Amongst a sea of emo-sports flicks like "Little Giants", "The Mighty Ducks", "The Big Green", "Air Bud", and "Angels in the Outfield" -- only one film~soul dared to rip my youthful 'heart out of my ass'. There can be only one Lord of the sports' ring.
"Cool Runnings" means 'Peace be the Journey', the very slogan I have borrowed every time I conclude an email. I think it runs parallel to the way the Apostle Paul often wraps up his letters to the churches:
Romans 15:33: Now the peace of God be with you all. Amen.
2 Corinthians 13:11: Finally, brethren, rejoice, be made complete, be comforted, be like-minded, live in peace; and the God of love and peace will be with you.
Ephesians 6:23: Peace be to the brethren, and love with faith, from God the Father and the Lord Jesus Christ.
Philippians 4:9: "The things you have learned and received and heard and seen in me, practice these things, and the God of peace will be with you."
2 Thessalonians 3:16: "Now may the Lord of peace Himself continually grant you peace in every circumstance. The Lord be with you all!"
Why are Paul's letters to the budding churches infused with such talk of peace? I think the answer is because this world is destined to fall away. Our great strivings will amount to nothing, for what is man's breath? We toil, we quarrel, and work to build for ourselves lives that have both purpose and brilliance.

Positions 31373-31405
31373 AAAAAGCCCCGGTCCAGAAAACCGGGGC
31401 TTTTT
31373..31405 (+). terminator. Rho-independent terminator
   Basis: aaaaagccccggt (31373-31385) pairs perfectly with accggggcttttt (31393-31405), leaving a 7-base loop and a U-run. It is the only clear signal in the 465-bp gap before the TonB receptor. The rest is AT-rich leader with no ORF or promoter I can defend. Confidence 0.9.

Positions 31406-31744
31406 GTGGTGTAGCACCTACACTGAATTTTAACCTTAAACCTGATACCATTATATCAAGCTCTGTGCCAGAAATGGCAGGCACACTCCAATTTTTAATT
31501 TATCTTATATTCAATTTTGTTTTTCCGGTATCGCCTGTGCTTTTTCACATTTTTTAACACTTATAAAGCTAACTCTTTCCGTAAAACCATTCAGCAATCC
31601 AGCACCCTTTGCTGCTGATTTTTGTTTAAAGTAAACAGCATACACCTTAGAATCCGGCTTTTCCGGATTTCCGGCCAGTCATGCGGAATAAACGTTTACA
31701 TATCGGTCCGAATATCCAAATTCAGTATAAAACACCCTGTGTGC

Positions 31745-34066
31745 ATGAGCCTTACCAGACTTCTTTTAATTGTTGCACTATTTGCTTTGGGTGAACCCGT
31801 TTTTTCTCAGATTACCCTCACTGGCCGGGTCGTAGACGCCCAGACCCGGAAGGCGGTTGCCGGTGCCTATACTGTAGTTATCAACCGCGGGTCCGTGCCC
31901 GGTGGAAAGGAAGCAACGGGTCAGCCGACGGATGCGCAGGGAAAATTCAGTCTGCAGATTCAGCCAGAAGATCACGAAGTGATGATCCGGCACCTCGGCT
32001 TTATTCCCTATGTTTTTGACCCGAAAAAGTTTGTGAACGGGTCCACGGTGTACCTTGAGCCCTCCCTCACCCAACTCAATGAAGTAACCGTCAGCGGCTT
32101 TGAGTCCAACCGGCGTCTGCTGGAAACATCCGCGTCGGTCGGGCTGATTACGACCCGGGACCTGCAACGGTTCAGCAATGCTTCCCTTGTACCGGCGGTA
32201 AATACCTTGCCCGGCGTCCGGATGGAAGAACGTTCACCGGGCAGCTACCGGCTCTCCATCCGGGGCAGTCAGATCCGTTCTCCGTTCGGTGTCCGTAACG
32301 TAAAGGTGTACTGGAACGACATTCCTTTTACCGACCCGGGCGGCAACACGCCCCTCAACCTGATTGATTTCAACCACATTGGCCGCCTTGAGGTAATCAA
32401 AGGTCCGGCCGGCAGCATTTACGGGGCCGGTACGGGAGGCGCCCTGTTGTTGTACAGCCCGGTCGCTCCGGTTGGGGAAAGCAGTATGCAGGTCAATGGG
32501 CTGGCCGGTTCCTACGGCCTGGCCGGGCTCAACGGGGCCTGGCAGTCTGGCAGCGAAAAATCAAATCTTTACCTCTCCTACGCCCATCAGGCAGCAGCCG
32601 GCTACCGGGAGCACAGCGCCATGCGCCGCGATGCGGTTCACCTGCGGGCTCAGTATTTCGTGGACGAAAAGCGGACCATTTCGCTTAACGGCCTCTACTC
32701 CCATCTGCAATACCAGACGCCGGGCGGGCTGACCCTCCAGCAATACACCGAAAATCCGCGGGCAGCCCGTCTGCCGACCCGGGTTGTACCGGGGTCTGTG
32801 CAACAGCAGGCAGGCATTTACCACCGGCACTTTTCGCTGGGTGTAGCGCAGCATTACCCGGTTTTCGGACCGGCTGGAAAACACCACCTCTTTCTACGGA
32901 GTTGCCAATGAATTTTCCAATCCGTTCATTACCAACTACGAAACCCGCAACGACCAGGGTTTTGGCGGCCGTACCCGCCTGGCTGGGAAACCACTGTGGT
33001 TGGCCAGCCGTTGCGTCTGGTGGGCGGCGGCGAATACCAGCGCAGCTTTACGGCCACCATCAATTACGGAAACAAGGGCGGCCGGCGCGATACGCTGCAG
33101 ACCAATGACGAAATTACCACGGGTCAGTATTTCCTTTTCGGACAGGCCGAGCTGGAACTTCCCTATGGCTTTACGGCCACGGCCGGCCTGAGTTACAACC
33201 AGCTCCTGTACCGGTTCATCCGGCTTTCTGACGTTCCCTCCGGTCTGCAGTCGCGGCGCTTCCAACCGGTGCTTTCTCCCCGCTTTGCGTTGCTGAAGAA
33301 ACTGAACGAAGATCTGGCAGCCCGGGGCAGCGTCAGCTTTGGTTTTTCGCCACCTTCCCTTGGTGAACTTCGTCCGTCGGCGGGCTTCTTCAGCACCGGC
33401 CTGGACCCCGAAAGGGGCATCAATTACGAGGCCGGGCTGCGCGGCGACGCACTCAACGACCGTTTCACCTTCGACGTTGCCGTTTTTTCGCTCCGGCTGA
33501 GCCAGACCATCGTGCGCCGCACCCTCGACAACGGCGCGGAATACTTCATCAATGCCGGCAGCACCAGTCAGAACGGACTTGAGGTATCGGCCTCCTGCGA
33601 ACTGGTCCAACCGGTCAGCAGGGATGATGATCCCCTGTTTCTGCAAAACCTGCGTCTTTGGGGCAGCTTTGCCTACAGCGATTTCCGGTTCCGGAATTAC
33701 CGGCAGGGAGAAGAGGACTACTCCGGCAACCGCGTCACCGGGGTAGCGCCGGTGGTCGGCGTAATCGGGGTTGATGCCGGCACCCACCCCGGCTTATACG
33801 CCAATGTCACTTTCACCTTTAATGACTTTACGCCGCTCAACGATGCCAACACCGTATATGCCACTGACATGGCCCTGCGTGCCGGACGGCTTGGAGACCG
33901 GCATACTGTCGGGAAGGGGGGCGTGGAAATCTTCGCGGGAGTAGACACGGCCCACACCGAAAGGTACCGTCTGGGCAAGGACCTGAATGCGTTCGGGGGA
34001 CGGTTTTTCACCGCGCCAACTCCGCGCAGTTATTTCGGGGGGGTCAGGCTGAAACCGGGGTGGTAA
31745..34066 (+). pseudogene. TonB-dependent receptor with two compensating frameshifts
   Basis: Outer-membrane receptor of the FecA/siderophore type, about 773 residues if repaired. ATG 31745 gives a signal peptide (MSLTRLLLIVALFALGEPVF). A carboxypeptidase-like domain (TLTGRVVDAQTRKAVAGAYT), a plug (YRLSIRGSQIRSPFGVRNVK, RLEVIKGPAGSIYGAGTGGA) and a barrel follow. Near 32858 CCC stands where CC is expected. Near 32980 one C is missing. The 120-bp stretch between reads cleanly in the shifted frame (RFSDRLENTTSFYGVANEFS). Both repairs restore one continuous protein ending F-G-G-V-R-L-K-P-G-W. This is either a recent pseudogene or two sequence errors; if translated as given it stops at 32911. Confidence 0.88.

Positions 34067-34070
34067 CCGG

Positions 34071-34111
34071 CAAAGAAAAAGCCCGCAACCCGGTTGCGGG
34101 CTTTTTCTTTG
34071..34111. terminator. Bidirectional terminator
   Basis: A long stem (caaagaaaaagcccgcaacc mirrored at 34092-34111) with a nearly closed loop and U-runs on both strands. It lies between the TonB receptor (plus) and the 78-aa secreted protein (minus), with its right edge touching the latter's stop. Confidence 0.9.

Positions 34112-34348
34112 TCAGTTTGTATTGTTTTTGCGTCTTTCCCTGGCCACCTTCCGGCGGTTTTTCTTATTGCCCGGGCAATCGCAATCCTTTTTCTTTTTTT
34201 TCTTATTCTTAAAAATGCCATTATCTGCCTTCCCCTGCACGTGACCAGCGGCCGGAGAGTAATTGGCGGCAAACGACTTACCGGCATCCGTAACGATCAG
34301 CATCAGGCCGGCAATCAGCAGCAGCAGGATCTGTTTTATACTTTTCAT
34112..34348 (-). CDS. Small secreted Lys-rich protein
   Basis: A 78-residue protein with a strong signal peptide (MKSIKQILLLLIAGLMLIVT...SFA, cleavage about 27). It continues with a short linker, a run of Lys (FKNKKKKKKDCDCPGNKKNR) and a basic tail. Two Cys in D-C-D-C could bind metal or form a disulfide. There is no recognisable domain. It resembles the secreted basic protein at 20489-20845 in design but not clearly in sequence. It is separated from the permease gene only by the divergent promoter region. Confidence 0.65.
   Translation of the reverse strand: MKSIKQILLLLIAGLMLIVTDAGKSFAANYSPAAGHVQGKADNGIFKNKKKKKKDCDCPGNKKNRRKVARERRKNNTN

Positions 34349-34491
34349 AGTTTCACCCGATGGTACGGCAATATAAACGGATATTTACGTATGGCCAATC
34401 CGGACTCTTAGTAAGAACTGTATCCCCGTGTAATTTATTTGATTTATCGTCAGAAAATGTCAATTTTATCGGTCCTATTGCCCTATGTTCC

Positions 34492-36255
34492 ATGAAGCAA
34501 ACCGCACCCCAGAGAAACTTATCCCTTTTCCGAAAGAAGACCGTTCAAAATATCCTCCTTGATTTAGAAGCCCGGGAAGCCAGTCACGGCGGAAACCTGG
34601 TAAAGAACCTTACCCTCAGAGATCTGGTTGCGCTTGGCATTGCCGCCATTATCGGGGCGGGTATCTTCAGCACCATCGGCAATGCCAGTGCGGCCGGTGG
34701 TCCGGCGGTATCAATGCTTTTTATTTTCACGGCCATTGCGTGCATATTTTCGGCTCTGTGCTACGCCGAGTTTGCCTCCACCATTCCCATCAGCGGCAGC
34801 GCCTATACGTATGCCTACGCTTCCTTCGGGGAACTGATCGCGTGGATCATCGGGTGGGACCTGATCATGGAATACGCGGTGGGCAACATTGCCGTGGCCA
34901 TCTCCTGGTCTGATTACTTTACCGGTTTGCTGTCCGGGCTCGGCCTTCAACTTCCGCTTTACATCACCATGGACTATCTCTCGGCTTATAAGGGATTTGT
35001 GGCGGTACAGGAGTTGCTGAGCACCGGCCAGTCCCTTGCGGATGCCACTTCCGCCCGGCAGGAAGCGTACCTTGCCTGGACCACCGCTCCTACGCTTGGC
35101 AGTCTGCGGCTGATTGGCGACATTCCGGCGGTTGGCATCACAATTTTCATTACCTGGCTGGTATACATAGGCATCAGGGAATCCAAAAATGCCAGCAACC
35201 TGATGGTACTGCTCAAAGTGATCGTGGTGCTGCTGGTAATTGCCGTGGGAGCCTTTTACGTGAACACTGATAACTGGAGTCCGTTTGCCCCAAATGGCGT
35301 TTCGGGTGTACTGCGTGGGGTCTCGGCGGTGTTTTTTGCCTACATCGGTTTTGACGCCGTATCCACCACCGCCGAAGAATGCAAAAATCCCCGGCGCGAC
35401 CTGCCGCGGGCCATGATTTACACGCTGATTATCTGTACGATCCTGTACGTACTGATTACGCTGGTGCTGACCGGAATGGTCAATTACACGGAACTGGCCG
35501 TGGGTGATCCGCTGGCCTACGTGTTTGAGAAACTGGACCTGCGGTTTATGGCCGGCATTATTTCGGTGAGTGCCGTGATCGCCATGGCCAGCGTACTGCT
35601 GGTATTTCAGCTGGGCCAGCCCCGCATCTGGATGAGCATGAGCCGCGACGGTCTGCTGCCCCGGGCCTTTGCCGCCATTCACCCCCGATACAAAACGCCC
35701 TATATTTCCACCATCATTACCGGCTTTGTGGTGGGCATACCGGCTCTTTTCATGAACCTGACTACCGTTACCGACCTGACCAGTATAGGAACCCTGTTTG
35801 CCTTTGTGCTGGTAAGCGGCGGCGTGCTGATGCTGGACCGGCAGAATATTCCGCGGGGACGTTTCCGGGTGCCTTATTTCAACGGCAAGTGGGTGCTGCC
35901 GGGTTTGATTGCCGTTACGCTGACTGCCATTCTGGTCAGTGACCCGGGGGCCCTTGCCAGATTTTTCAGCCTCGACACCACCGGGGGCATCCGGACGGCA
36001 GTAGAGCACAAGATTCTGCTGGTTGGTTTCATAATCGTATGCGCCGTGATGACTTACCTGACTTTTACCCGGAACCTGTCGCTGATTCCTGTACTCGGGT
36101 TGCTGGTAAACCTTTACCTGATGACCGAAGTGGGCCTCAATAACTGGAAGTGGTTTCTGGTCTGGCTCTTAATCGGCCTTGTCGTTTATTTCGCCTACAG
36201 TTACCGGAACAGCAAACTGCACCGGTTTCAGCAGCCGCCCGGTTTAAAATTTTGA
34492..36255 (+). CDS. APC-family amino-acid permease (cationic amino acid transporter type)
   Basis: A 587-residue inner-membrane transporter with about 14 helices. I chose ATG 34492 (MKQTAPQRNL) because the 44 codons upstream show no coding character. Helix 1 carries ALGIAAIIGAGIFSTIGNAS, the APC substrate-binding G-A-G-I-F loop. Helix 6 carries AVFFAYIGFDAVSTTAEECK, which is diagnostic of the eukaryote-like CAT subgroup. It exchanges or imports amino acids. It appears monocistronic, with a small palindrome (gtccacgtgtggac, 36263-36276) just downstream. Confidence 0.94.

Disney films instill in our children the ethics of hard work and social mobility. Well, that's all well and good, but the reality is that most of the time our hard work will not live up to the expectations we assign to it. At other times, external forces completely out of our control will tear our work apart. Furthermore, evil men seek to defile your work -- and in time they will do so successfully. In this world, we are lying to ourselves if we think that evil doesn't prevail most of the time.
"Cool Runnings" may be schlocky, but I instinctively connected to its rhythm as something resonant. Genuine. Even at seven years of age, I had watched myself not be as cool as a kid as I wanted to be. I wasn't the best soccer player, my friends had more trophies than me (my goodness, did I ever have some deep envy issues early on!), and I couldn't ever beat the Sandman on 'Super Punch Out'. I had experienced loss. I knew its bitter taste. And so, when four Jamaican bobsledders fail to win Olympic gold, I recognized that as something I could relate to. I've never lived happily ever after, I've never seen a blue fairy, and I haven't known the girl of my dreams (in the Biblical sense).
What I witnessed in "Cool Runnings" was the same thing I read in "Where the Red Fern Grows". Pain exists. Failure lives. And these devils won't be going away anytime soon. Success will come and go, just like money and fame. But as cheesy as it sounds, God is interested in my character, more than any litany of good deeds hanging on the mantle.
This world is broken. This world is broken. Say it again until it sticks: this world is broken.
We must invest our efforts into the strength of our character, rather than the shine of our monuments. Little of what we do will ever matter. Once the cure is recognized and obeyed, the journey begins. The shedding of the material worldview is a difficult idea to embrace, but it is crucial in an appropriate understanding of how to overshadow failure with triumph. The Lord will see us through it. Let us walk through life in peace, knowing that the redemption of this earth is certain, and not our burden to bear.
Peace be the Journey, indeed.